Update: 19.01.2018

It can take more than 1000 years to form a centimeter of topsoil.

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The International Union of Soil Sciences (IUSS) is the global union of soil scientists. The objectives of the IUSS are to promote all branches of soil science, and to support all soil scientists across the world in the pursuit of their activities. This website provides information for IUSS members and those interested in soil science.

IUSS Alert 66 (October 2010)

Information for and from the global soil science community

Soils in Italy

On www.soilmaps.it you can find the kml files of the Italian soil regions, soil systems and pedosites (soils of national cultural heritage). Just click on the related item of the news box in the home page of soilmaps, Google will allow you to see or download the geography and the attributes of the maps. The information comes from a collaborative project  involving all soil regional services of Italy, named 'Badasuoli' (soil database of Italy). Badasuoli stores more than 44,000 pedons, classified both according to Soil taxonomy (2003) and World Reference Base (1998).


Land Quality and Land Use Information in the European Union, 26-27 May 2011. Keszthely, Hungary. Following recent scientific and policy developments - also reflected in international environmental agreements - land quality is now regarded as an integrated measure of different aspects of land ecosystem services. The Hungarian Academy of Sciences together with the European Commission (Eurostat, DG Environment, JRC) and the University of Pannonia and in association with the Hungarian EU presidency is organizing a conference on the issue. The conference is planned to facilitate the exchange of information and views among stakeholders involved in different aspects of land quality management; be it research, policy planning, soil management or conservation.  Among the goals of the conference is to enhance the understanding of the role of land quality in rural systems and to progress the development of land information, land use planning and related services based on land quality on different levels; from farm to continental scales.  List of the addressed topics and many more information is available on the conference website: http://landq2011.uni-pannon.hu/ (Registration is now open; deadline for paper submission is 30 November 2010.)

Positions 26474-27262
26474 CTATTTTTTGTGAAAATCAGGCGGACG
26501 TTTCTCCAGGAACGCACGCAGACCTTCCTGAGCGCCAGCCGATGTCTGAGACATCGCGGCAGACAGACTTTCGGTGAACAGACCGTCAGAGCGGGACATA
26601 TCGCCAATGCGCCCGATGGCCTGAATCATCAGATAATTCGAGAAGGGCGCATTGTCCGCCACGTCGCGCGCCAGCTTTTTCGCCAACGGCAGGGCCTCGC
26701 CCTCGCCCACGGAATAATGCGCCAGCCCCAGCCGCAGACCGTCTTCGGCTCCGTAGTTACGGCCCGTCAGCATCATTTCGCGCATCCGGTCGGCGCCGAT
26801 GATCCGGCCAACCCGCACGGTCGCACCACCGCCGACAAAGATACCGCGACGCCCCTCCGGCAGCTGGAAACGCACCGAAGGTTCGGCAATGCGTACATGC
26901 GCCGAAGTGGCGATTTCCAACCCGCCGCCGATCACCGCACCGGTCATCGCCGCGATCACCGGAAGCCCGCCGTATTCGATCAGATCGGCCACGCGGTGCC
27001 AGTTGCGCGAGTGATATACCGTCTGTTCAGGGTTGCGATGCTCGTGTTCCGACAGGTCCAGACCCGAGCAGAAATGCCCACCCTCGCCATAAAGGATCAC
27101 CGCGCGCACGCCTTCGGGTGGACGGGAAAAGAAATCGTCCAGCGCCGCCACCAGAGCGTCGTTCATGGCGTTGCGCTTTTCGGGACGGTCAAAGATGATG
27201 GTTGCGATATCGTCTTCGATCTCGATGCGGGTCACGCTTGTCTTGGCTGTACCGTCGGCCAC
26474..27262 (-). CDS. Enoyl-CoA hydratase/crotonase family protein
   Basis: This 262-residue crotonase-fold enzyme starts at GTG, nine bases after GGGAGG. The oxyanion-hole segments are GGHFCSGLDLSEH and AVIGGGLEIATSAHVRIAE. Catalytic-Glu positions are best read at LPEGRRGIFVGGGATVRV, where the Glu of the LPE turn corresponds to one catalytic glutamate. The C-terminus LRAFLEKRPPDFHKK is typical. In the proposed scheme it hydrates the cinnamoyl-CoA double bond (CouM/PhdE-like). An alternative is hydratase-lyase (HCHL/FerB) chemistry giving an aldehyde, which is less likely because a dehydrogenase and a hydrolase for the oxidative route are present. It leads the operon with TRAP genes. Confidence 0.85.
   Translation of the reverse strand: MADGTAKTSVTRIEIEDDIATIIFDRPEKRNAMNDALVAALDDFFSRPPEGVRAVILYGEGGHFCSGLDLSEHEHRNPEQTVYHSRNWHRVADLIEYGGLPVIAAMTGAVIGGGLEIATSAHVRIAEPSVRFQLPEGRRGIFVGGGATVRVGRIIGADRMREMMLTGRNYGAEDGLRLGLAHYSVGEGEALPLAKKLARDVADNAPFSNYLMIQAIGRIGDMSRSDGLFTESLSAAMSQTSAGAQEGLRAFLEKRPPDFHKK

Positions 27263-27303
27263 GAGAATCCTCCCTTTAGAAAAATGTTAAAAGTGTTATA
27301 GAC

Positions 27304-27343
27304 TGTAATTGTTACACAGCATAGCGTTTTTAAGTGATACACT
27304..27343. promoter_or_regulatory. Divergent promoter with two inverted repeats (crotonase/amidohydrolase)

Ottawa 2011 GAC-MAC-SEG-SGA, 25-27 May 2011. Ottawa, Ontario, Canada. Earth climate; Circumpolar geoscience; Water, waste and nuclear repositories; Arctic landscape evolution; Rare elements: mobility and concentration processes; Environmental geomicrobiology. These are just a few of the many symposia and special themes that will be addressed at Ottawa 2011. This is a joint annual meeting of the Geological Association of Canada, the Mineralogical Association of Canada, the Society of Economic Geologists and the Society for Geology Applied to Mineral Deposits. Under the general conference theme of "Navigating Past and Future Change" we invite you to attend this event in Canada's capital, where you will experience a unique blend of culture, history and natural beauty all in the heart of the city. It lies at the junction between the rocky edge of the Canadian Shield and the Cambrian and Ordovician deposits of an ancient sea, and is ideally situated for its two universities, the Geological Survey of Canada and all the departments of the Government of Canada including Environment Canada, Agriculture Canada and Natural Resources Canada. Keynote lectures, challenging debates, informative workshops and spectacular field trips will complement the oral and poster presentations. For further information: www.gacmacottawa2011.ca/welcome.html  

New Publications